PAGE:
Wednesday, October 22, 2008

A Frank Review of "The Sand Pebbles" (1966)

The Short Version? 1920s Chinese want Yankees to go home, especially the ones on gunships who start engaging in soap opera.
What Is It? Period Drama
Who's In It? Steve McQueen, Richard Attenborough, Richard Crenna, Candice Bergen
Should I See It? At least until the intermission, sure.

Thing is, this is a 3 1/4 hour long movie in the "Roadshow" edition, with only fifteen or so minutes directly related to nurgh's Emmanu-Wednesday feature, so we'll be doing some skimming here. I'll start with an overview and my thoughts, then move on to a detailed synopsis of Emmanuelle-centric elements in the future.

Engineer Jake Holman (Steve McQueen) tends to be an anti-authoritarian DIY control freak, so it's no surprise he keeps transferring around from ship to ship in the U.S. Navy. By 1926, he finds himself in China, assigned to the U.S.S. San Pablo. This gunboat patrols the Yangtze River, but it's seen little action, and is physically run by ignorant coolies. It's a situation Holman has little tolerance for, setting him at odds with Captain Collins and the rest of the crew. As Holman exposes the cancer within the San Pablo, he himself is blamed for the consequences of other's actions.

I liked the first half of "The Sand Pebbles," as it focused on the operation of the ship and relatable conflicts. That half only lags when characters like the missionaries Jameson (Larry Gates) and Shirley Eckert (19 y.o. Candice Bergen) show up to preach liberally about the exploitation of the Chinese and blah blah blah. There's are attempts here to treat Eckert as a love interest for Holman, but the actors have no chemistry whatsoever. From age to intellect to worldview, there is nothing to unite them beyond contrivance, and their both being so curiously sexless removes even that potential explanation. The actors are so terrible together, Bergen's presence actually breaks down McQueen's performance. Usually nuanced and fully inhabited, McQueen seems to start exasperatingly reading Holman's lines as the Eckert character wears him down.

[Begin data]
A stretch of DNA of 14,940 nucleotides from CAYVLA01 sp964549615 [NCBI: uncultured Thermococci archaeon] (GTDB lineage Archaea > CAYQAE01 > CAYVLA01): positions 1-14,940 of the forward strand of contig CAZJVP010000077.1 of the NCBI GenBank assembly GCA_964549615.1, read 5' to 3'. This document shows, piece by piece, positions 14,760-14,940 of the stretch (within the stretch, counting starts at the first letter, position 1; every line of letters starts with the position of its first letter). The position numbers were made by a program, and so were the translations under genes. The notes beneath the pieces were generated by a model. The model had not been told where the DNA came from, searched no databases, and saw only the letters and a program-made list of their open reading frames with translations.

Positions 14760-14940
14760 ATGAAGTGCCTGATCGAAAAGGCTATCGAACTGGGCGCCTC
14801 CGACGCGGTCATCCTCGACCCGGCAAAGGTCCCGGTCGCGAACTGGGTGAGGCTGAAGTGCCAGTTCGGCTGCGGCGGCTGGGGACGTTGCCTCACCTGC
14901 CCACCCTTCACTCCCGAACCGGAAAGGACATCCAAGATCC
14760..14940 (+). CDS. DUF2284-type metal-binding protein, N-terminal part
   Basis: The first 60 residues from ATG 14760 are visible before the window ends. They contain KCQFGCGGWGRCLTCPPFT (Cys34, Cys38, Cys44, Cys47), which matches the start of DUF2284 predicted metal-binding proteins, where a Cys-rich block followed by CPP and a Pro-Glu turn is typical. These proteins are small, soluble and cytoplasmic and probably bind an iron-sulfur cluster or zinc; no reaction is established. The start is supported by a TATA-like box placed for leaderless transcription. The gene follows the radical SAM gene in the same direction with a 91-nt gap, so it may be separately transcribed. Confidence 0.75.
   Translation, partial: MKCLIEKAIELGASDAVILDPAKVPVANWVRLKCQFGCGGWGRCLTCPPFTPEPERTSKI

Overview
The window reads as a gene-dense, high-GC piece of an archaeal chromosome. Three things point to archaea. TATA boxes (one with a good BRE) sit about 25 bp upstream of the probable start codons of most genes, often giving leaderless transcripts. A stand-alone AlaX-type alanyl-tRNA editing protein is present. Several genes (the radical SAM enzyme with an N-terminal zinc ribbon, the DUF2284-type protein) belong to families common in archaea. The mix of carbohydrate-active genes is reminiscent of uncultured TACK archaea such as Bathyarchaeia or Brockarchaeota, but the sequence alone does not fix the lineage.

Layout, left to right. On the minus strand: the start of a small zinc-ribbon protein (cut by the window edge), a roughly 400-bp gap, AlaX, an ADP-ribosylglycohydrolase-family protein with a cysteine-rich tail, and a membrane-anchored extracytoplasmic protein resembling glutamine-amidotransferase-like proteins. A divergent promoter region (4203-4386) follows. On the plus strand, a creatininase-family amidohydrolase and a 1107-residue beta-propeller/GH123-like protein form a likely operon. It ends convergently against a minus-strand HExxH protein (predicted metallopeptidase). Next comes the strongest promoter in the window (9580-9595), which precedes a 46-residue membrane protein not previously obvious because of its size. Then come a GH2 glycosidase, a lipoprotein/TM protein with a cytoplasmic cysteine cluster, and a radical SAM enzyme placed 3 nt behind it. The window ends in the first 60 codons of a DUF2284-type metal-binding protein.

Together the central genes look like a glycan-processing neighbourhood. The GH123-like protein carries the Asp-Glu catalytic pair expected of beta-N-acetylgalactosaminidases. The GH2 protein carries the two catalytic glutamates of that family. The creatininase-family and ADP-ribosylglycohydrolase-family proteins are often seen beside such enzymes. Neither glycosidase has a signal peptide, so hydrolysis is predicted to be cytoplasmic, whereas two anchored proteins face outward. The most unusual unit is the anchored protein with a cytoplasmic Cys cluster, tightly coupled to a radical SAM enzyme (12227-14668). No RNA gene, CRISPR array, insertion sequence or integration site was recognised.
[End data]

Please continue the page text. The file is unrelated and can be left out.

Holman gets on better with Frenchy Burgoyne (Richard Attenborough,) whose English accent isn't too noticeable if you're not listening for it. The commentary tracks make it clear Attenborough is a lovable sort, and that comes through in his character. Even more charming is Mako as Po-han, a particularly bright coolie who wins Holman's respect and the audience's affection. Richard Crenna as Captain Collins has about the right size stick up his butt, while Simon Oakland is a bit too much a teddy bear to sell the bullying racist Stawski as more than comic relief.

The point is, the crew and tensions on the San Pablo were plenty enough to make "The San Pebbles" a solid picture. The missionaries comment of the seamen (and the sailors of the coolies) that keeping things simple is what they're about. The two lead actresses ruin that by bringing ridiculous soap opera to the table, and then the picture is lost to overwhelming political upheaval. The men of the San Pablo are too simple for either concern, and are crushed by a narrative too big for them. The entire second half of the picture is devoted to a long, sad trip deep into the shit with little hope for redemption and none granted. It becomes increasingly clear as you watch that no good can come from any of it, turning the picture into a dreary commentary on the then-current Vietnam conflict and all foreign adventurism since.

Marayat Andriane is pretty good in her part. Her appeal to the various johns is dubious, and she sometimes speaks in a seemingly affected "little girl" voice that doesn't sit well. You know from the start things aren't going to end well for her, and she's at her best when placed in peril. Her subplot was one of the better ones, but still leads the movie far astray from its strengths.

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